Sirius Minerals, a potash exploration and mining company, has inked a deal to supply Chinese import and export group Huaken International with polyhalite — a form of fertiliser. The latter will purchase as much as 500,000 tonnes of the fertiliser in an "offtake agreement".

Such agreements are entered into between two parties before a mine goes into production. These help secure the finances required for the development of the mine, which in this case is Sirius's potash mine located on the coast of North Yorkshire. An actual supply will start once the mine is fully operational.

Apart from this deal, the company has also signed agreements to supply 3.1 million tonnes of fertiliser a year from the mine. This follows an increase in demand after an American fertiliser group tripled its seven-year deal in August to 1.5 million tonnes a year.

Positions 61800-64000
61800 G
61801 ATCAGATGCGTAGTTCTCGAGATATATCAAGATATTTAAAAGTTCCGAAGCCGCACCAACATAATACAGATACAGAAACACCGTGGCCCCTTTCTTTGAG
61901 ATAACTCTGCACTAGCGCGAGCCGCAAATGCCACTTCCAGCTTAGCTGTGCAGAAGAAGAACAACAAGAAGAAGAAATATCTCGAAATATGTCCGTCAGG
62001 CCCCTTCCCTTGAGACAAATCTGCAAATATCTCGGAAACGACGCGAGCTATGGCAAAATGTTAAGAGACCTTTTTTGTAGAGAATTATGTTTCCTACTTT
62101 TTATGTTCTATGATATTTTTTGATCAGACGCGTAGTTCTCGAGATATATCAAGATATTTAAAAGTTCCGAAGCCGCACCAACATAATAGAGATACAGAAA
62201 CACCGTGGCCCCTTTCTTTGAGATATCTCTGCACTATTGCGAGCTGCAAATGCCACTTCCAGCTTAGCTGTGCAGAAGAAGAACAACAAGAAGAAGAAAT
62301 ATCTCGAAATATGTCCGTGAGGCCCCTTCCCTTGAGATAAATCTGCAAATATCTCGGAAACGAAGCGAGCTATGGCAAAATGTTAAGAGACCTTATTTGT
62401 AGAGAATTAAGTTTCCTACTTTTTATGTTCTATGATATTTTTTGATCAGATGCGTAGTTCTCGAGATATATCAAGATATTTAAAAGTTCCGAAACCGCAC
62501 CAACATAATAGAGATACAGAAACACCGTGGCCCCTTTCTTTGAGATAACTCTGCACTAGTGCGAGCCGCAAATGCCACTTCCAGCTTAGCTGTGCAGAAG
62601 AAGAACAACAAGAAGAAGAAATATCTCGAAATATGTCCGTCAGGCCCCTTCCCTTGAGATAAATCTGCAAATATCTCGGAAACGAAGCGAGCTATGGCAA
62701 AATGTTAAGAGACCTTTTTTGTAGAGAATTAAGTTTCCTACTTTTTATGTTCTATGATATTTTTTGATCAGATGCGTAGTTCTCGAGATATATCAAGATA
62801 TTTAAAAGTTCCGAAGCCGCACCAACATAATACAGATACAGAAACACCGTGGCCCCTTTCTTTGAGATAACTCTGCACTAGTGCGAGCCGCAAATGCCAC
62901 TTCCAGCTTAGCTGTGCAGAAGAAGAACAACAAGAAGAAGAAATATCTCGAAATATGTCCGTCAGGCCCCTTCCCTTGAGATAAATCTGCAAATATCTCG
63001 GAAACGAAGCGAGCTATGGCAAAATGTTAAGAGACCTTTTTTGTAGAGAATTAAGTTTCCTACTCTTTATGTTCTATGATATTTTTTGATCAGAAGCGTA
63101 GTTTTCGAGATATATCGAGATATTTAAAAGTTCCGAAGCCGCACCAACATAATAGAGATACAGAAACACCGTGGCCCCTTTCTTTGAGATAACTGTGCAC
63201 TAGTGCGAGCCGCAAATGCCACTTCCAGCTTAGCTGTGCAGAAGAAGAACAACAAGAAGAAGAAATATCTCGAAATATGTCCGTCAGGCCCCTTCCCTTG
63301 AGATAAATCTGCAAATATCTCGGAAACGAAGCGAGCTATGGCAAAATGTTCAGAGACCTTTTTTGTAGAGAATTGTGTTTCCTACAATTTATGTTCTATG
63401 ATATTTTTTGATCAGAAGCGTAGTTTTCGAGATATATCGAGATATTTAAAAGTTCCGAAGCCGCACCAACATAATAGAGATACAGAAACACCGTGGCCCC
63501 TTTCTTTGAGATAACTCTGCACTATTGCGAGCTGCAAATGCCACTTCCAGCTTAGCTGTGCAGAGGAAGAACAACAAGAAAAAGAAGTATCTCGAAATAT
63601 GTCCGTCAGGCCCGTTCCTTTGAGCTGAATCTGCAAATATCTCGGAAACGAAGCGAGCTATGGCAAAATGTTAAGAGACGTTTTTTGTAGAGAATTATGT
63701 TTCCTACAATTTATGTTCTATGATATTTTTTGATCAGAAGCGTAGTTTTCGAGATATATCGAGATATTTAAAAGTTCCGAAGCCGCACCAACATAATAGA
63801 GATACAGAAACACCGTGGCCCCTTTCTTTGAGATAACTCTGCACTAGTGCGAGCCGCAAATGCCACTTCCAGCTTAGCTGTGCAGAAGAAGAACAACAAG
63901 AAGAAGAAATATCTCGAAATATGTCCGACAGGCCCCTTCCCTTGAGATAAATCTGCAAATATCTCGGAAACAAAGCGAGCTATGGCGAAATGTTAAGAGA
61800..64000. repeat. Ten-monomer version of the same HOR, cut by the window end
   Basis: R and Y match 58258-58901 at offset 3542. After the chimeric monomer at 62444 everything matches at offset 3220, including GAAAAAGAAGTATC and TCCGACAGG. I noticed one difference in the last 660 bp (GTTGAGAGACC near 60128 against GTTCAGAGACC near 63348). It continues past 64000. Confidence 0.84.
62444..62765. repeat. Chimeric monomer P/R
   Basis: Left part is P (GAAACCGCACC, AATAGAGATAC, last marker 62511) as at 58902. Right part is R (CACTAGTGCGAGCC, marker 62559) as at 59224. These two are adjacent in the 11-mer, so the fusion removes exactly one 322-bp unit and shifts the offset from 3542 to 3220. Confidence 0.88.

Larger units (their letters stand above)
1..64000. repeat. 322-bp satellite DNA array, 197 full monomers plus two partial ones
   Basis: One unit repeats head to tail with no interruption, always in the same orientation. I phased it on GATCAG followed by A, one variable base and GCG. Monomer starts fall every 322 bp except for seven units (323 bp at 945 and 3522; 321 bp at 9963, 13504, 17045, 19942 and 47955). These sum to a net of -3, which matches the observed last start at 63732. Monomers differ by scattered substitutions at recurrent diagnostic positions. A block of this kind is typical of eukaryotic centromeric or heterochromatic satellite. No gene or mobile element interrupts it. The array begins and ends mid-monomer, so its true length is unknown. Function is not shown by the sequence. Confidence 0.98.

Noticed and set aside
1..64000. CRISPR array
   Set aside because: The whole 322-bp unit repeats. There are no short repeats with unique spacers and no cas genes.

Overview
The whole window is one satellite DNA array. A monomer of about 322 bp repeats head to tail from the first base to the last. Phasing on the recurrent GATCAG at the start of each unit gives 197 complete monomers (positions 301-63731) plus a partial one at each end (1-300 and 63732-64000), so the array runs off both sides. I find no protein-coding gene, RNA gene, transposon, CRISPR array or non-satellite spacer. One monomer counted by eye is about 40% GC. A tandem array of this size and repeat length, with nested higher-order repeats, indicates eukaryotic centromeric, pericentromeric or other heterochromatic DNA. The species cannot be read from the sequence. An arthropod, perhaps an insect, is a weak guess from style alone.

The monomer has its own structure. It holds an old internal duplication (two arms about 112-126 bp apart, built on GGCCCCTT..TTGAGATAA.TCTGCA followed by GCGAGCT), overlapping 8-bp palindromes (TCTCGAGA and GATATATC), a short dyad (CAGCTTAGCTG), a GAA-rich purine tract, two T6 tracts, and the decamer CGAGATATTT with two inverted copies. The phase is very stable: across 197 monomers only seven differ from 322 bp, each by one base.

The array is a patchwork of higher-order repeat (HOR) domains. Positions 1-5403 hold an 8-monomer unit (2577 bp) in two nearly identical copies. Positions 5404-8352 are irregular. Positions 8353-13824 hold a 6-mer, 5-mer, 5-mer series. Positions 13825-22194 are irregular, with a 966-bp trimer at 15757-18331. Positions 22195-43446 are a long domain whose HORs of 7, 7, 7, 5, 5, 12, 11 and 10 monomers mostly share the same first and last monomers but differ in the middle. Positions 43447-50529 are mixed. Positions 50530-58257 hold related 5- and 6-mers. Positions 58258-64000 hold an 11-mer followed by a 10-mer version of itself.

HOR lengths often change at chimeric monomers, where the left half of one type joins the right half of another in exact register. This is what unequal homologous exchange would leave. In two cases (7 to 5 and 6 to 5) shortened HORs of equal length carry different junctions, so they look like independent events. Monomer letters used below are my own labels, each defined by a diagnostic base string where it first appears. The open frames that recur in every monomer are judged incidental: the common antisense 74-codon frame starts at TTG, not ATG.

Sirius is currently seeking partners to finance the development of this mine, which a study estimates will cost around £1.5bn (€2bn, $2.2bn) to build. It will produce about 13 million tonnes of polyhalite a year.

Chris Fraser, chief executive of Sirius, said that he was happy to have signed this deal and was looking forward to working very closely with the Chinese company for the long term. "Polyhalite's multi-nutrient qualities have useful soil conditioning properties and it can assist in helping countries like China restore agricultural productivity and maintain food security for future generations," Fraser added.

In October, the AIM-listed miner received planning permission for the North Yorkshire mine and an underground transport system. This marked a big win for Sirius, which overcame a difficult and disputed four-year application process. After this grant of permission, many investors were doing due diligence on the mine, the company had said previously.

Russell Scrimshaw, chairman at Sirius, described receiving the approvals as a moment of "relief and joy". "It is about a British company set on breaking down the barriers to become a global leader in a product and industry that the world will rely upon to successfully feed its growing population," Scrimshaw said.